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3. Music Can Alter Your Mood

Without any study, each person knows that listening to his/her favorite song can make themself feel better. Now, scientists had proved this is a fact and showed us how is this possible. One of the biggest health benefits of music is the relief of stress. Music can relax you because it lowers the cortisol level in your blood. Cortisol is a hormone related to stress: the more cortisol you have in your blood, the more stressed you are. When you manage to lower your cortisol level, you are going to relax.

Another study showed that listening to music improves your mood. There are also studies which prove that listening to music and singing can make you feel more powerful and can increase your confidence.

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The studies also showed that any type of music has health benefits. One study showed that sad music can help you heal your broken heart. Listening to music is therapeutic, so if you feel low, listen to music!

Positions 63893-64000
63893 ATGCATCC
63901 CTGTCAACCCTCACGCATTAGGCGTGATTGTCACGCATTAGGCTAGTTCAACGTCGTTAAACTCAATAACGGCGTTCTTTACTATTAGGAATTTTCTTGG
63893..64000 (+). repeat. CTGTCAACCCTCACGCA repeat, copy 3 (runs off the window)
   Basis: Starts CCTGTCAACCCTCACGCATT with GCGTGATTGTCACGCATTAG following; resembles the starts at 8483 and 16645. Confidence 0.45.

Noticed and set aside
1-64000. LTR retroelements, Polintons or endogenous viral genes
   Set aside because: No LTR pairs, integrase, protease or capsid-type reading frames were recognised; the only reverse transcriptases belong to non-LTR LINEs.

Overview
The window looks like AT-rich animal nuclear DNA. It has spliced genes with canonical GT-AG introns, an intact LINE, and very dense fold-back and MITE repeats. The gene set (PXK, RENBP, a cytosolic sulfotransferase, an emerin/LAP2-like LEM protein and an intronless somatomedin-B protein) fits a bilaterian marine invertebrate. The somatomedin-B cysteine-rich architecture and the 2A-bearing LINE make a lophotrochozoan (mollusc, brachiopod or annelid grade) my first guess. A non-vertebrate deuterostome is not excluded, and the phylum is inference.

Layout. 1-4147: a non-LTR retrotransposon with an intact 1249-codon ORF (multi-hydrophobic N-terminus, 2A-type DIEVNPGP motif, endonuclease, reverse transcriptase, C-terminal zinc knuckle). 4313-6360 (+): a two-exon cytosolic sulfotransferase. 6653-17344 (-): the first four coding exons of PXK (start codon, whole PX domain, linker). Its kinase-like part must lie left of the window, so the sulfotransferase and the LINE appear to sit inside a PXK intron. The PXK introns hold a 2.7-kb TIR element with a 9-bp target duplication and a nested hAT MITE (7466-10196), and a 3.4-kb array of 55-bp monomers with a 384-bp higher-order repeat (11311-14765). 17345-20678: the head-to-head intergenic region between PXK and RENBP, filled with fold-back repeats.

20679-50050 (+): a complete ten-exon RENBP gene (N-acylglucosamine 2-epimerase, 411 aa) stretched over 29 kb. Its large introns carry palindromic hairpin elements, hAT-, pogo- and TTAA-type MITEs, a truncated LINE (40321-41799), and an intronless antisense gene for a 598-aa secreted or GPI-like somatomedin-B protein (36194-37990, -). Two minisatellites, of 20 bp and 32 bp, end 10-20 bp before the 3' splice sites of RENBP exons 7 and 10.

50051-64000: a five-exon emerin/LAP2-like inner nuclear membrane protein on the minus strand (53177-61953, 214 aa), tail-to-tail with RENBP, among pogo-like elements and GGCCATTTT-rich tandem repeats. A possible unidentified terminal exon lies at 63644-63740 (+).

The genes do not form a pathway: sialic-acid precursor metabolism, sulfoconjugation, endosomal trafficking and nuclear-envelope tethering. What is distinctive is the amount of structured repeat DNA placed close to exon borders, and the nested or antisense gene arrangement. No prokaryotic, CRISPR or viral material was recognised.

4. Music Can Help You Increase Productivity

On the list of health benefits of music there is also the enhancement of work performance. A study made on non-professionals showed that office workers who are allowed to listen to music of their own choice are more creative and productive, compared to those who don’t listen to music.

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Featured photo credit: Albumarium via albumarium.com

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12 Best Brain Foods that Improve Memory

12 Best Brain Foods that Improve Memory

Nutrition plays a vital role in brain function and staying sharp into the golden years. Personally, my husband is going through medical school, which is like a daily mental marathon. Like any good wife, I am always looking for things that will boost his memory fortitude so he does his best in school.

But you don’t have to be a med student to appreciate better brainiac brilliance. If you combine certain foods with good hydration, proper sleep and exercise, you may just rival Einstein and have a great memory in no time.